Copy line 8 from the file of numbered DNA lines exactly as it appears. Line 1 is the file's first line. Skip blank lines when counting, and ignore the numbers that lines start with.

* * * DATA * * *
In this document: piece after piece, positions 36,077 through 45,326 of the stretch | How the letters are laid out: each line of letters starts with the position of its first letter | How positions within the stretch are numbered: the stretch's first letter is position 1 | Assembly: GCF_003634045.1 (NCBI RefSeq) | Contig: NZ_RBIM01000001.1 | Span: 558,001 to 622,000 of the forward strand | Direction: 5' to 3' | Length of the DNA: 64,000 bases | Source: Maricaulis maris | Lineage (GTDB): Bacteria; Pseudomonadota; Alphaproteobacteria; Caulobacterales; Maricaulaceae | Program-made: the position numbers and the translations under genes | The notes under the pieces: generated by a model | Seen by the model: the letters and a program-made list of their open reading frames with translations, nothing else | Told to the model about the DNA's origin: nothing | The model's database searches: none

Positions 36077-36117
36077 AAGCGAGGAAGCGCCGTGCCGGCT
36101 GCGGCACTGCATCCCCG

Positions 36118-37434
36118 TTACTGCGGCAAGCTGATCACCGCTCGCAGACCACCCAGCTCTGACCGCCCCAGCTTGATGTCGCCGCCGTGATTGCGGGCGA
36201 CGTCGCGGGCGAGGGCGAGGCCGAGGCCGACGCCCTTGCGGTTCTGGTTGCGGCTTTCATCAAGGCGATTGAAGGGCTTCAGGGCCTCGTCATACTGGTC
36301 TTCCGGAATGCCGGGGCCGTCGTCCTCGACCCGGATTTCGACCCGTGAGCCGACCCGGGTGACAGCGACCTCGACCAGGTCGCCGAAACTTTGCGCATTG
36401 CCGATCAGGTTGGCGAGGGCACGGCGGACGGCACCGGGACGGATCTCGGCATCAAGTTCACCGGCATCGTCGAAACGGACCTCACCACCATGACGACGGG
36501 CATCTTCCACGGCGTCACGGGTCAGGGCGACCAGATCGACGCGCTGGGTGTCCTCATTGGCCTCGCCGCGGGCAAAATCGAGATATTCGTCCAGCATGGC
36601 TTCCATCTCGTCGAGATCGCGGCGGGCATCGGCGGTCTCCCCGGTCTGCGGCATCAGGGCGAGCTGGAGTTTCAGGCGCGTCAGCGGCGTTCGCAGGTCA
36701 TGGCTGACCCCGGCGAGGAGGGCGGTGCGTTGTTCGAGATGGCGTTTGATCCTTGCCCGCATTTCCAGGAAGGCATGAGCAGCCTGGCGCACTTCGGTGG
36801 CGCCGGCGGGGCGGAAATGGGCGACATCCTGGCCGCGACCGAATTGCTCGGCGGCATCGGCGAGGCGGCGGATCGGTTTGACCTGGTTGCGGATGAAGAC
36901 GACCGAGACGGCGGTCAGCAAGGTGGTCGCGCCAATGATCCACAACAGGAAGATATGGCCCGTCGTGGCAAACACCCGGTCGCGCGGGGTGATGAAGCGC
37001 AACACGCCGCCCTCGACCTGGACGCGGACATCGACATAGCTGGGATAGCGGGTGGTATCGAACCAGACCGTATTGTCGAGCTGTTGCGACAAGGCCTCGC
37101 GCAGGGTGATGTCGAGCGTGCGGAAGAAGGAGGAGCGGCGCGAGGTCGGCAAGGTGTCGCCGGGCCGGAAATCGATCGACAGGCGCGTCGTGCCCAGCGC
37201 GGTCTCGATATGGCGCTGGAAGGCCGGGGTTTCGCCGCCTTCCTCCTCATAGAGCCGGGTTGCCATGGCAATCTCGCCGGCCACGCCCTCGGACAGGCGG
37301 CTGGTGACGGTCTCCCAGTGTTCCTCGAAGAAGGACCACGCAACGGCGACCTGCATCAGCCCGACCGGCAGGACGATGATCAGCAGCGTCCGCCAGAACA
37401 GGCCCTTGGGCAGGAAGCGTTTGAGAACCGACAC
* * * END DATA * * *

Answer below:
36301 TTCCGGAATGCCGGGGCCGTCGTCCTCGACCCGGATTTCGACCCGTGAGCCGACCCGGGTGACAGCGACCTCGACCAGGTCGCCGAAACTTTGCGCATTG